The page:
Vol 2, No 1 (2016)

Table of Contents

Editorial

by Jean-Marie Boeynaems
67 Views, 28 PDF Downloads
Welcome to the 3rd issue of the Journal of Medicines Development Sciences. Like previous issues it contains articles covering the entire process of drug development from target identification to drug registration.
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Review Article

by Franck Atienzar, Annie Delaunois, Frédéric Brouta, Miranda Cornet, Renaud Fleurance, Helga Gerets, Stéphanie Glineur, Catrin Hasselgren, Andrea Kiessling, Andre Nogueira da Costa, Marie-Luce Rosseels, Karen Tilmant, Jean-Pierre Valentin
347 Views, 229 PDF Downloads
Understanding and reducing attrition rate remains a key challenge in drug development. Preclinical and clinical safety issues still represent about 40% of drug discontinuation, of which cardiac and liver toxicities are the leading reasons. Reducing attrition rate can be achieved by various means, starting with a comprehensive evaluation of the potential safety issues associated to the primary target followed by an evaluation of undesirable secondary targets. To address these risks, a risk mitigation plan should be built at very early development stages, using a panel of in silico, in vitro, and in vivo models. While most pharmaceutical companies have developed robust safety strategies to de-risk genotoxicity and cardiotoxicity issues, partly driven by regulatory requirements; safety issues affecting other organs or systems, such as the central nervous system, liver, kidney, or gastro-intestinal system are less commonly addressed during early drug development. This paper proposes some de-risking strategies that can be applied to these target organ systems, including the use of novel biomarkers that can be easily integrated in both preclinical and clinical studies. Experiments to understand the mechanisms’ underlying toxicity are also important. Two examples are provided to demonstrate how such mechanistic studies can impact drug development. Novel trends in investigative safety are reviewed, such as computational modeling, mitochondrial toxicity assessment, and imaging technologies. Ultimately, understanding the predictive value of non-clinical safety testing and its translatability to humans will enable to optimize assays in order to address the key objectives of the drug discovery process, i.e., hazard identification, risk assessment, and mitigation.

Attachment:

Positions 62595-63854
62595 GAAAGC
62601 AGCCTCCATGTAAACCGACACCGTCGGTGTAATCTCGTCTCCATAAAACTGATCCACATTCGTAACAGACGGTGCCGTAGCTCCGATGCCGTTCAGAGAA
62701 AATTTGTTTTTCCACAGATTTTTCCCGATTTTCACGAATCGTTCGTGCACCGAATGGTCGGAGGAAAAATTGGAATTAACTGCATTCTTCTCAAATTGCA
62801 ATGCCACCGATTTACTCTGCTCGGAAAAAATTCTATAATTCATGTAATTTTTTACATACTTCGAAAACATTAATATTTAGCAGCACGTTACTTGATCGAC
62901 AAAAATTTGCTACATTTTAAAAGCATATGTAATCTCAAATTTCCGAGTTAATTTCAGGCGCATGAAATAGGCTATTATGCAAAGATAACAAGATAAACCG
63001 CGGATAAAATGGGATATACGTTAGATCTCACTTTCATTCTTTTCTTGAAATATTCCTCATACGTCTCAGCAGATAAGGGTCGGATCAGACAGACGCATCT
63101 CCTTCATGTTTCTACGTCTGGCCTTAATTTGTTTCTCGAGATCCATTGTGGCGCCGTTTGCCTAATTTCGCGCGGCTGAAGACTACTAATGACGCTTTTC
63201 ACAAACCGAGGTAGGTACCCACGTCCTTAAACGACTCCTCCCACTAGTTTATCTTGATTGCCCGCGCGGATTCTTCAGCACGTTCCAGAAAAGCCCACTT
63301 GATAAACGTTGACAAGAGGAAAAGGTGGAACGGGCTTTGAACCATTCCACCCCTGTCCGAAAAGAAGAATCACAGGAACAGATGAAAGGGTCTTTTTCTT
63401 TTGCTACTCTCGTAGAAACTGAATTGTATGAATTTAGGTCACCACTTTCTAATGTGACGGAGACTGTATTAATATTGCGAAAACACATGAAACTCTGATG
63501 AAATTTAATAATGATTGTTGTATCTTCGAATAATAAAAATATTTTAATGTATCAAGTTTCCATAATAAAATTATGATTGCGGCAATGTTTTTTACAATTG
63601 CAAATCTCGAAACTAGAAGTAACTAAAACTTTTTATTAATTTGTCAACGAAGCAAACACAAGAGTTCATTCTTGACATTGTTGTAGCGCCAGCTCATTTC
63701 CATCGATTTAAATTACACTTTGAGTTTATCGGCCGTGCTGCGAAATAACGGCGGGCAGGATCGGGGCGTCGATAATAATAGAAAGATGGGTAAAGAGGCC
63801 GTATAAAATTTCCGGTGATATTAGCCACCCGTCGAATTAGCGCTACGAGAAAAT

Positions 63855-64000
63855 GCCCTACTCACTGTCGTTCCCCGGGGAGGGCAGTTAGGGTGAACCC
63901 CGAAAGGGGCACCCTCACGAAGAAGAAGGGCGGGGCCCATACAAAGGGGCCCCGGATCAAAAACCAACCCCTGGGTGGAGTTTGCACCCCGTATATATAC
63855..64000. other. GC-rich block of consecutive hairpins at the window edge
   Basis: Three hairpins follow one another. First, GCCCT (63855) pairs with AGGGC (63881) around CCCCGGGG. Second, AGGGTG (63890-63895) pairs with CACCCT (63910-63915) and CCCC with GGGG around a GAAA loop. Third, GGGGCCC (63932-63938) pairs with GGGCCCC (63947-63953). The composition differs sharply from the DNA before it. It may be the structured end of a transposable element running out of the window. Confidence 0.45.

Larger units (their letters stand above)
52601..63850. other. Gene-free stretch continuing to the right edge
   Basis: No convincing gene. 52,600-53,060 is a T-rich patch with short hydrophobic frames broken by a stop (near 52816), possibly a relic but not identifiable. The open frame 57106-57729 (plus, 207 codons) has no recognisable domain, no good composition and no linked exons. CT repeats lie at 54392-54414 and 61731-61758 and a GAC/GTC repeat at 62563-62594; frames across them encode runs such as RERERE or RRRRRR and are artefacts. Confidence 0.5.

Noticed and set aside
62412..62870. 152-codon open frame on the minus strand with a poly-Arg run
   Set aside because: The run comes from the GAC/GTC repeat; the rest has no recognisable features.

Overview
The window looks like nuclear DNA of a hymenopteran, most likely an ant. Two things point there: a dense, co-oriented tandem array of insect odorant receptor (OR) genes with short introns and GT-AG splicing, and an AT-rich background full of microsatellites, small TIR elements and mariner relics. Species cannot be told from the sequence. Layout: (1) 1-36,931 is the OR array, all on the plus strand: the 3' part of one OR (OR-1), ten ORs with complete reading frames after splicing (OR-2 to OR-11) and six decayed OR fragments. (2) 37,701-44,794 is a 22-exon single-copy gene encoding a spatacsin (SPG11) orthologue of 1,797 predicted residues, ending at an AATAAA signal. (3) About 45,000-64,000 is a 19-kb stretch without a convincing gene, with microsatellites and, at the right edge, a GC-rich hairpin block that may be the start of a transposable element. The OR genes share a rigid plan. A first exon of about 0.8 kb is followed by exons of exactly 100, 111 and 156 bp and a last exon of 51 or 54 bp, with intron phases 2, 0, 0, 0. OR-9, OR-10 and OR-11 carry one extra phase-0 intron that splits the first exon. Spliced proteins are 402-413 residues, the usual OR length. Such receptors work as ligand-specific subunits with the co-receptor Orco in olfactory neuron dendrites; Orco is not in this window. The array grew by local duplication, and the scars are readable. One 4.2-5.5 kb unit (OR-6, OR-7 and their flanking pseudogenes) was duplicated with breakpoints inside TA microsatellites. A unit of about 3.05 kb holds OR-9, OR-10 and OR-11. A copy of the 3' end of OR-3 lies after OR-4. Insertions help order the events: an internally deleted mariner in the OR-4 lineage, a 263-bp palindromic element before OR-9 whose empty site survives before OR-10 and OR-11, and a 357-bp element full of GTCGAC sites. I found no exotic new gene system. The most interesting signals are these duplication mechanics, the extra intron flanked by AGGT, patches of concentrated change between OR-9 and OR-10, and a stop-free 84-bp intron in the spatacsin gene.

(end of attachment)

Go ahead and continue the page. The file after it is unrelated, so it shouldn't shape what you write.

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Review Article

by Dorothée Cammarata, Abduelhakem Ben Addi, Eva D’Amico, Bernard Robaye
90 Views, 78 PDF Downloads
Numerous studies have demonstrated the role of uridine diphosphate (UDP) and its P2Y6 receptor in the inflammatory reaction and innate immunity. However, the importance of the P2Y6 receptor in the adaptive immune response remains unclear. In this study, we demonstrate that the P2Y6 receptor is functionally expressed in murine bone marrow dendritic cells (BMDC). UDP induced a Ca2+ transient in these cells that was decreased in P2Y6-deficient mice. UDP also increased the endocytosis of fluorescein isothiocyanate-dextran (FITC-dextran) and amplified the secretion of interleukin 12-p70 (IL-12p70) induced by CpG; these responses were abolished in P2Y6-deficient mice. In vivo experiments showed that the serum level of specific IgG2c after immunisation with ovalbumin was decreased in P2Y6-deficient mice, while the level of specific IgG1 was unchanged. These data suggest that the P2Y6-mediated effects of UDP on myeloid dendritic cells play a role in the in vivo Th1 skewing of the immune response.
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Original Research Article

by Elyse I. Summers
68 Views, 77 PDF Downloads